Scheme 'may exclude Magdalenes'

Church of Ireland Archbishop of Dublin Michael Jackson has written to the Minister for Justice asking him to establish an inquiry into the Bethany Home. Photograph: Dara Mac Donaill/The Irish Times

Church of Ireland Archbishop of Dublin Michael Jackson has written to the Minister for Justice asking him to establish an inquiry into the Bethany Home. Photograph: Dara Mac Donaill/The Irish Times


Doubts have emerged on whether Magdalene women who have previously received compensation because they resided in industrial schools or other institutions will qualify for further payment under the new scheme.

The president of the Law Reform Commission, Mr Justice John Quirke is to recommend criteria to be applied when assessing provision in terms of “payments” and supports such as medical cards and counselling services to the Magdalene women.

A Department of Justice spokeswoman said the issue of further compensation for women who were sent to the laundries from industrial schools – and were thus compensated by the State Redress Board – “will be considered by Judge Quirke”.

However, Minister of State for Trade Joe Costello said: “I think they should be dealt with in the context of the Magdalenes. They shouldn’t be excluded.”

Bethany Home

Separately, Church of Ireland Archbishop of Armagh Richard Clark said he had written to the Minister for Justice Alan Shatter asking him to establish an inquiry into the Bethany Home, a Protestant-run home for unmarried mothers and their children.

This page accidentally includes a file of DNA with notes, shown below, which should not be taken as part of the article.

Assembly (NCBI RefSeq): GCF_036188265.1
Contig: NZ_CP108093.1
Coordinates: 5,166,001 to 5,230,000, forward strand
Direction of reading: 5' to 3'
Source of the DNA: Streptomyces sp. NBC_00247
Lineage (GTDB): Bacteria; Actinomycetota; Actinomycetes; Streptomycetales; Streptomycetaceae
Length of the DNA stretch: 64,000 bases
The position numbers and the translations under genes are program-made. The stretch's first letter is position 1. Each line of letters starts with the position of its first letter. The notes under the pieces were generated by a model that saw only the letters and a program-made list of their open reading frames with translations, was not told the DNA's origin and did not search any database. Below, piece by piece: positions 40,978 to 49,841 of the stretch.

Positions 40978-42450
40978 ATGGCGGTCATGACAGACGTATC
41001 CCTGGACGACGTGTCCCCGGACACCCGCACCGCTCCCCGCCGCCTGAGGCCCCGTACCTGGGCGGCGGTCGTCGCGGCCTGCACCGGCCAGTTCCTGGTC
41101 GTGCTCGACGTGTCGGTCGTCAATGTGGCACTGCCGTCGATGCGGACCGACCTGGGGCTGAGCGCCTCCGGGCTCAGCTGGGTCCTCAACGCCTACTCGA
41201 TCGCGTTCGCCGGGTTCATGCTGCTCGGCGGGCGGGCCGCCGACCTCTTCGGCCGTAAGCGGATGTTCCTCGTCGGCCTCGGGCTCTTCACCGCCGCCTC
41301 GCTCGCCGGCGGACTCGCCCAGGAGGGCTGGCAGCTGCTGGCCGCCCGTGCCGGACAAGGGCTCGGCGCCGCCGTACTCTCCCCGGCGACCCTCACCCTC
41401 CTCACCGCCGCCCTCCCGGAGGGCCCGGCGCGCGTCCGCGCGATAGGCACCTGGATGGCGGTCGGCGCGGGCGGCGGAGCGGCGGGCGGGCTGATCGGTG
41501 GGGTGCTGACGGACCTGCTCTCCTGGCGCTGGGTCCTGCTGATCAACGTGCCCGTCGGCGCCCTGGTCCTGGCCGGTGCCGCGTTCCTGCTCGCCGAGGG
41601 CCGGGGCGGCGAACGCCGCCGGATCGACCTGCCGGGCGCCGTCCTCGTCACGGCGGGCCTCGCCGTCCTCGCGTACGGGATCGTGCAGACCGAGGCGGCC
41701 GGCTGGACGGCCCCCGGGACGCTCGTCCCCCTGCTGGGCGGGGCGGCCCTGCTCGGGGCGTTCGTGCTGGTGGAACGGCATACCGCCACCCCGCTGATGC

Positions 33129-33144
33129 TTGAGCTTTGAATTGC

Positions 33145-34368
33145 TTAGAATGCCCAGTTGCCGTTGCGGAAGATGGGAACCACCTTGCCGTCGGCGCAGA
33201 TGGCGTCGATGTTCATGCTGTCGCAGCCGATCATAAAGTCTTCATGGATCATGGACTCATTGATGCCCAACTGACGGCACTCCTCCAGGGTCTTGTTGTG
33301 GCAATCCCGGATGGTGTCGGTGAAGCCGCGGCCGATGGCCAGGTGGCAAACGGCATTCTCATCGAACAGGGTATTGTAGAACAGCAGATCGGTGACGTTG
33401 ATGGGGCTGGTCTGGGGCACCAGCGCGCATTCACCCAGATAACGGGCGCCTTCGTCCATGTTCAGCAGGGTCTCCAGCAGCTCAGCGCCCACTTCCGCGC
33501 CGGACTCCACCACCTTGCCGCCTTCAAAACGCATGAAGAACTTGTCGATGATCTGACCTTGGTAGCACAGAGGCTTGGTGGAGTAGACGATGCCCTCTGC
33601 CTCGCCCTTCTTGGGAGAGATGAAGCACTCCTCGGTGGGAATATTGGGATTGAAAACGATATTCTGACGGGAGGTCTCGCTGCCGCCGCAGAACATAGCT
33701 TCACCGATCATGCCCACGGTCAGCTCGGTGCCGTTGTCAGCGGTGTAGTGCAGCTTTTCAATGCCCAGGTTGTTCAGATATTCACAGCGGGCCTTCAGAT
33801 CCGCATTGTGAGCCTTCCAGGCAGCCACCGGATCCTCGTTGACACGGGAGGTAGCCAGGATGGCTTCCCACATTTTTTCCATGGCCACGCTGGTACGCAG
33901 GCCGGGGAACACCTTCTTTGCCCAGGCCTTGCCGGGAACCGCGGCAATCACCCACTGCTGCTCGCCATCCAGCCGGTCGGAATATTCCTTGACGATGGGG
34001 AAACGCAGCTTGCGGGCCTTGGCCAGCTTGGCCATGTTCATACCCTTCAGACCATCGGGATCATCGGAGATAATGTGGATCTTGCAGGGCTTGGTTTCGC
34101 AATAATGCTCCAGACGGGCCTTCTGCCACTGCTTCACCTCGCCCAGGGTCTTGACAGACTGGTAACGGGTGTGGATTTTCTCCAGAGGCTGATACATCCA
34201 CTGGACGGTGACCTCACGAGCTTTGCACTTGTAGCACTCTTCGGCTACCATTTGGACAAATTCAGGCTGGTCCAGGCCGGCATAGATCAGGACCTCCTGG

However, the Government has ruled out the Magdalene redress scheme being extended to former residents of the home. Taoiseach Enda Kenny stressed it was not a laundry, “but dealt with the health and welfare of young women and their children”.

Mr Shatter and Minister of State for Equality Kathleen Lynch were aware of the issues involved and were “looking at this matter”, according to a Department of Justice spokeswoman.

Support groups for the Magdalene women said it would be difficult to quantify the number of women who received compensation through the Redress Board – but Claire McGettrick of Justice for Magdalenes said it would be “at least dozens”.

She said “without exception” every woman she had spoken to who had dealt with the Redress Board had been told “not to speak” about being compensated for time spent in laundries. “One woman told me that her solicitor just drew a red line through her time in the laundry.”

‘Separate issue’

Steven O’Riordan of Magdalene Survivors Together also said women who went through the Redress Board were “consistently told” it was a “completely separate issue” – and that the laundries were “of no consequence in terms of what they would be paid by the Redress Board”.

He said it would be “bizarre” if women who went through the Redress Board were to be treated differently.All members of his organisation were to be represented by Frank Buttimer Solicitors – with whom they were to meet, together with Mr Shatter, today.

“We will be sitting down to go through the terms of reference and what’s being laid out. None of those in our group will be signing up to anything if the terms of reference don’t suit what we have laid out,” he said. “Our proposal is that the women get paid for loss of wages as well as a lump sum to cover the aggravation and emotional and physical neglect people suffered.”

President Michael D Higgins yesterday welcomed Mr Kenny’s apology to those who had spent time in the laundries, and his announcement of a fund to assist the women.

Mr Higgins described as “very generous” Mr Kenny’s address. “I know the emotional strength with which it was delivered and I’m even more pleased that those who were affected, the women, were very pleased with it,” he said.

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